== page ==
Starring: Samuel L. Jackson, Kurt Russell, Jennifer Jason Leigh, Tim Roth, Walton Goggins

Director: Quentin Tarantino
Released: 2015

Mood: If you have a friend who talks way too much and seems unaware of the issue so you want to put on a Western that’s basically all talking and see if they notice or if they just really think life should be all about sitting around talking.


The Hateful Eight is disappointing, and is my least favourite Quentin Tarantino movie.


I haven’t seen everything he wrote and directed, but I’ve seen more than half of his work. After enjoying all of the others, The Hateful Eight just feels like Tarantino is getting off on being Tarantino. Like it’s one giant, gloating exploration of what it means to make a Tarantino movie, rather than a story with a purpose.


It took me until now to review this movie because I legit thought I’d already seen it ages ago, before I invented this website. I had the DVD in my hands many, many times over the last few years… but the near-three-hour runtime always made me pick something else.


Turns out no, I hadn’t seen it. And no, it’s not worth the bloody ridiculous runtime.


The Hateful Eight isn’t garbage or anything – the performances are all stellar. It’s just not GREAT, and definitely not as good as his other projects like Django Unchained. You could do a lot better with three hours. Watch two shorter Westerns. Read a Western graphic novel. Hell, you could probably even start your own Western website.


photo of the Hateful Eight DVD on snow


The Hateful Eight has an incredibly simple plot behind its 167 minutes.


Major Marquis Warren (Samuel L. Jackson) is a bounty hunter on his way to Red Rock, accompanied by two bodies with huge prices on their frozen heads. His horse didn’t make it, and there’s a blizzard coming. He asks to join a passing stagecoach. Inside is ‘The Hangman John Ruth (Kurt Russell) and his very much live bounty, Daisy Domergue (Jennifer Jason Leigh).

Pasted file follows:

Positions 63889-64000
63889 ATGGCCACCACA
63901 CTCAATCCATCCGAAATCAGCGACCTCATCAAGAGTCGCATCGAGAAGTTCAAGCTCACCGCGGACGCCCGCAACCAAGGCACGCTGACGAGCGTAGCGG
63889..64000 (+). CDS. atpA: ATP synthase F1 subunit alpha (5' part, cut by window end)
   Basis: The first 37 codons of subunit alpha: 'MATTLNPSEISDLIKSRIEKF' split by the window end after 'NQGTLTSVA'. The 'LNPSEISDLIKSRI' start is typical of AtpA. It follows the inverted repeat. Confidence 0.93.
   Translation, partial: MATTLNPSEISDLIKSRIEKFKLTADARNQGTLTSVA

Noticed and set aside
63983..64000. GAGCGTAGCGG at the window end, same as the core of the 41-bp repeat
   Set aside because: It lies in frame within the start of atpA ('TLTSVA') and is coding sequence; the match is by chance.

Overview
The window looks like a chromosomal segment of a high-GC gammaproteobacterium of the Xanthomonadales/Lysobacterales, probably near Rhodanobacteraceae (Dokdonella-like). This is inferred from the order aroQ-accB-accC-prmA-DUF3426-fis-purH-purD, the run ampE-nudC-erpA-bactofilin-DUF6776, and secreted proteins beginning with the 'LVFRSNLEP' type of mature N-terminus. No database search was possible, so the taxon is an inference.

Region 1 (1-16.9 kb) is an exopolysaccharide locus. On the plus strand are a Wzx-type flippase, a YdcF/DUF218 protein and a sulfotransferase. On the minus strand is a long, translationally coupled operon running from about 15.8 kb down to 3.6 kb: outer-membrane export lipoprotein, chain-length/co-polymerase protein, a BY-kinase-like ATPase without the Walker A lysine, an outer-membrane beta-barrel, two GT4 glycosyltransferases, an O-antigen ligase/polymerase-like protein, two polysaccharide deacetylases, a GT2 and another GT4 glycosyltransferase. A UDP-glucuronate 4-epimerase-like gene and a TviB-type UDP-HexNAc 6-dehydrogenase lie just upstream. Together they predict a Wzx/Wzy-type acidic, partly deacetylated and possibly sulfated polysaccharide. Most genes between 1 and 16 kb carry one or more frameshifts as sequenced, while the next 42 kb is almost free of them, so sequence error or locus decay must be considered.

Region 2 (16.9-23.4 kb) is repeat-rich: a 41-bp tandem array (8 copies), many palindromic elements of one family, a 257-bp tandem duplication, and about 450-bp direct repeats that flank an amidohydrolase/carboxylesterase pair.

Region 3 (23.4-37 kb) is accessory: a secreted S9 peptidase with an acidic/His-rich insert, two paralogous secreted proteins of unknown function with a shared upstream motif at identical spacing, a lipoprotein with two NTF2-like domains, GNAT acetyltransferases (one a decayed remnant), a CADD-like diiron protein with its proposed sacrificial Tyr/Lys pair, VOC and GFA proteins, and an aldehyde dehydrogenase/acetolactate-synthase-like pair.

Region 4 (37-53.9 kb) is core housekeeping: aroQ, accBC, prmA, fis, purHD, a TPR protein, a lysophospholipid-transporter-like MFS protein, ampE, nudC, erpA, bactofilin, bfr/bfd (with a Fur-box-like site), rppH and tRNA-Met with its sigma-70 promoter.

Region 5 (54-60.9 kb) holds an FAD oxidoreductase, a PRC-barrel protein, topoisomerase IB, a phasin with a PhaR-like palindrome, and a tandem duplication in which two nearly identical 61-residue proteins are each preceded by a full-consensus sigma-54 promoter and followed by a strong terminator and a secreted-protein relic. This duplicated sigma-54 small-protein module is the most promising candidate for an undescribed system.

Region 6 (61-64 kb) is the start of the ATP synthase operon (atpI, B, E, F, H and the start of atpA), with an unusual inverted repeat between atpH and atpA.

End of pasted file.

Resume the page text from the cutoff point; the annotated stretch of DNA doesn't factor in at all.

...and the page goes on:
After much haggling and some lighthearted threats and violence, Ruth lets Warren get on board. They find Chris Mannix (Walton Goggins) wandering in the snow. He says he’s the new sheriff of Red Rock, and if they want those bounties they’d better bring him along.


The four have to stop at a place called Minnie’s Haberdashery to wait out the storm. Minnie is not there. Some questionable men say they’re watching the place for her. They are a hangman named Oswaldo Mobray (Tim Roth), cowboy Joe Gage (Michael Madsen), a crotchety old Confederate general (Bruce Dern), and a Mexican named Bob (Demián Bichir).


Everybody could be lying about who they are. Nobody trusts anybody. Everybody has guns. Nobody can leave.


illustration of a moustache that is curled at the ends


Let’s get this straight: Samuel L. Jackson is INSANELY GOOD in The Hateful Eight. So is Kurt Russell. So is Jennifer Jason Leigh. There are no weak performances anywhere.


What’s weak is the glue holding the plot together. It’s like you tried to use wood glue on plastic because it was the only glue you had on hand, and even though it seems like it should work because it’s glue and glue only has one job, it doesn’t stick.


Here’s what Tarantino said at Comic-Con about why he made The Hateful Eight.